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Is there any special condition for the following statement to be true for any $n \times n$ matrices?

$$ e^Ae^B=e^{A+B}=e^Be^A $$

Is it always correct to say that

the exponential product equals the sum of the exponentials

and that is why the multiplication of exponentials commutes: because matrix addition is commutative?

Edit

From the answers I understand that

$$e^A e^B \neq e^{A+B}$$

when $A$ and $B$ do not commute.

But if I have two non commuting matrices $A = \begin{pmatrix} 0 & 1 & 0 \\ 0 & 0 & 1 \\ 0 & 0 & 0 \end{pmatrix} $ and $B = \begin{pmatrix} 0 & 1 & 0 \\ 1 & 0 & 0 \\ 0 & 0 & 0 \end{pmatrix}$ like in this example, I see that their exponentials still commute from this computation. (Edit2 - that WolframAlpha result was obviously wrong: those exponentials don't commute and the following inequality is true)

So is there an example of two matrices $A$ and $B$ such that the following holds?

$$e^A e^B \neq e^B e^A $$

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    $\begingroup$ See also en.wikipedia.org/wiki/… , "A direct application of this identity" $\endgroup$ – J.G. Apr 13 at 18:07
  • $\begingroup$ @J.G. I think that you pointed me to the answer I was looking for: $e^A e^B = e^{A+B+1/2[A,B]}$ and therefore $e^A e^B = e^B e^A$, could you please confirm it with an answer if that holds true? $\endgroup$ – Giulio Apr 13 at 19:34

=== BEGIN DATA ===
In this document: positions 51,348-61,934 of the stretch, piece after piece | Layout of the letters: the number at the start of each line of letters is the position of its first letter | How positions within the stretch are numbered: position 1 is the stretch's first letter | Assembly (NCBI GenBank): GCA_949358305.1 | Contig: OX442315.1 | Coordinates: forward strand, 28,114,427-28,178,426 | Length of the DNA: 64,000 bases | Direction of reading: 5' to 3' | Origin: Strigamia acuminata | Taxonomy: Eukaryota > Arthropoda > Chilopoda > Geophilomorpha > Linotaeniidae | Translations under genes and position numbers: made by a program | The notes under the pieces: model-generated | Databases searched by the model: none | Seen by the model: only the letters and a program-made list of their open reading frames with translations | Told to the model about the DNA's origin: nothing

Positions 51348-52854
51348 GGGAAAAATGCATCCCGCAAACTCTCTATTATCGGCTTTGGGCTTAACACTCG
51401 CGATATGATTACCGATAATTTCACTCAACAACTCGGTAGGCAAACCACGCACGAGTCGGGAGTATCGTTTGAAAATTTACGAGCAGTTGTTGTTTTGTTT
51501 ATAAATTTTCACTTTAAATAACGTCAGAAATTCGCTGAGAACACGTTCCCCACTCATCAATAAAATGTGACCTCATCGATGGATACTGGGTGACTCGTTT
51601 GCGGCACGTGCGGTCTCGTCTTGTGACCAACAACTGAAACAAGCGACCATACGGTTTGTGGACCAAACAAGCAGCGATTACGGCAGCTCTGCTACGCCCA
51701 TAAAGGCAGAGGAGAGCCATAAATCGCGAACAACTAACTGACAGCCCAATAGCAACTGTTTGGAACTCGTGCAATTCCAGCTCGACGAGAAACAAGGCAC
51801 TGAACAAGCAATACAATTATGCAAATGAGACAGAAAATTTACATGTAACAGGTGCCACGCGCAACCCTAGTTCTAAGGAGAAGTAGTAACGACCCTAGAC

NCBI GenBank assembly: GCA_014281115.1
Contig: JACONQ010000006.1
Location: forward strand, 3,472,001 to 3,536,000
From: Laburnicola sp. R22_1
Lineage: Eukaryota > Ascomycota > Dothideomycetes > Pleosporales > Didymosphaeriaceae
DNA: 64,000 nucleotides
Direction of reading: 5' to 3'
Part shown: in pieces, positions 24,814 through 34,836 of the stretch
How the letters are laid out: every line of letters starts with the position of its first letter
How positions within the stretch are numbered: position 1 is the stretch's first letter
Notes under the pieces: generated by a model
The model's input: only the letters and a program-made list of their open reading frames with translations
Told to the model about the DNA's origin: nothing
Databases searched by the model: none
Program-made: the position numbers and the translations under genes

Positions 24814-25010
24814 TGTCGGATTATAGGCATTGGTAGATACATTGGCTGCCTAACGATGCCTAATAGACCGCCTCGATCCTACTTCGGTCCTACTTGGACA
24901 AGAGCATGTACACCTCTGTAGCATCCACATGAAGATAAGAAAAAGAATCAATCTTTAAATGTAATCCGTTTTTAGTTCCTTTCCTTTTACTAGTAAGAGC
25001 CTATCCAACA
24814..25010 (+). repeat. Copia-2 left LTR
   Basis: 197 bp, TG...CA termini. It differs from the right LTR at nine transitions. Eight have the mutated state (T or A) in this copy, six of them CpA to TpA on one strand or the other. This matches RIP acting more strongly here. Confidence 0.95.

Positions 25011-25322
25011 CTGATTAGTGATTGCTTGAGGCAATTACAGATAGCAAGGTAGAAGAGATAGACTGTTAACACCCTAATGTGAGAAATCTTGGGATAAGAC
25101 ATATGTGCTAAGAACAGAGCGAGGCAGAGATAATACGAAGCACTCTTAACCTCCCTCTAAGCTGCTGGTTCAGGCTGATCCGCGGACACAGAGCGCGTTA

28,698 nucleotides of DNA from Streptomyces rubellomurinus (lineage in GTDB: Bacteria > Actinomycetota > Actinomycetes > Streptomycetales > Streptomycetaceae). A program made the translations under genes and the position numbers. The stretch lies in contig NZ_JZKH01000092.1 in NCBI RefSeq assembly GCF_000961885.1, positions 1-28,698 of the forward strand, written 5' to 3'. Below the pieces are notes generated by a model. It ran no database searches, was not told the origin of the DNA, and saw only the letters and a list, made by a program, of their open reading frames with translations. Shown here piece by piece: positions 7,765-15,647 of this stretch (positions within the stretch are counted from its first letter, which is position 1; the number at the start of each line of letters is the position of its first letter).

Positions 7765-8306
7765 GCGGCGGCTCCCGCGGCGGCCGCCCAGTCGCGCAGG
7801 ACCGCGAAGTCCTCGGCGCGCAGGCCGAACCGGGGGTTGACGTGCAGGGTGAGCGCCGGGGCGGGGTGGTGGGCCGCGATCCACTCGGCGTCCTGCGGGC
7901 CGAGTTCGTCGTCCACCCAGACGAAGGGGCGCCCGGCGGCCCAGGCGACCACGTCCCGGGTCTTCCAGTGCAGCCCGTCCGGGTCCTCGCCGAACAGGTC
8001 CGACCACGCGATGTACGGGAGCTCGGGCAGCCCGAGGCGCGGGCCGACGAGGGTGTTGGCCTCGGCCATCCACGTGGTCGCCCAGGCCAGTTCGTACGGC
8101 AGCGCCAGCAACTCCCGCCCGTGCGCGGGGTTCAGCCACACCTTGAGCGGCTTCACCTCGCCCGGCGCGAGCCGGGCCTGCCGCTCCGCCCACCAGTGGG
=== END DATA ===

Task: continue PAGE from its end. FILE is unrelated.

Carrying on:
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    $\begingroup$ You realise $[A,\,B]$ is non-commutative, right? $\endgroup$ – J.G. Apr 13 at 19:35
  • $\begingroup$ @J.G. I was missing that part, thank you: you really answered my question (I guess that's more than a comment), now I see that $e^B e^A = e^A e^B e^{−[A,B]}$ provided—as always—that $[A,B]$ commutes with $A$ and $B$ - as it reads from this appendix $\endgroup$ – Giulio Apr 13 at 20:21
  • $\begingroup$ By the way, the Kronecker Sum has the property $e^{A \oplus B} = $$e^A \otimes e^B$ as shown in this other question, but I guess it is not commutative. $\endgroup$ – Giulio Apr 14 at 5:32
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This is true if $AB=BA$, that is the matrices commute. If not, this generally does not hold. If $A,B$ do not commute but are Hermitian, then you get the Golden-Thompson inequality: $$tr ~e^{A+B}\le tr ~(e^A e^B)$$ Here, $tr$ denotes matrix trace.

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  • $\begingroup$ Out of my curiosity, what about the converse? Are there any non-commuting matrices such that their exponentials commute? I think one can only find operators but not matrices such that, e.g., $[A,B] = 2πi$ or (any non zero number times the identity matrix), right? $\endgroup$ – Giulio Apr 14 at 6:51
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If $A$ and $B$ commute ($AB=BA$) then the equality holds. However, it does not hold in general. Here are several counterexamples.

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  • $\begingroup$ Out of my curiosity, what about the converse? Are there any non-commuting matrices such that their exponentials commute? I think one can only find operators but not matrices such that, e.g., $[A,B] = 2πi$ or (any non zero number times the identity matrix), right? $\endgroup$ – Giulio Apr 14 at 6:49

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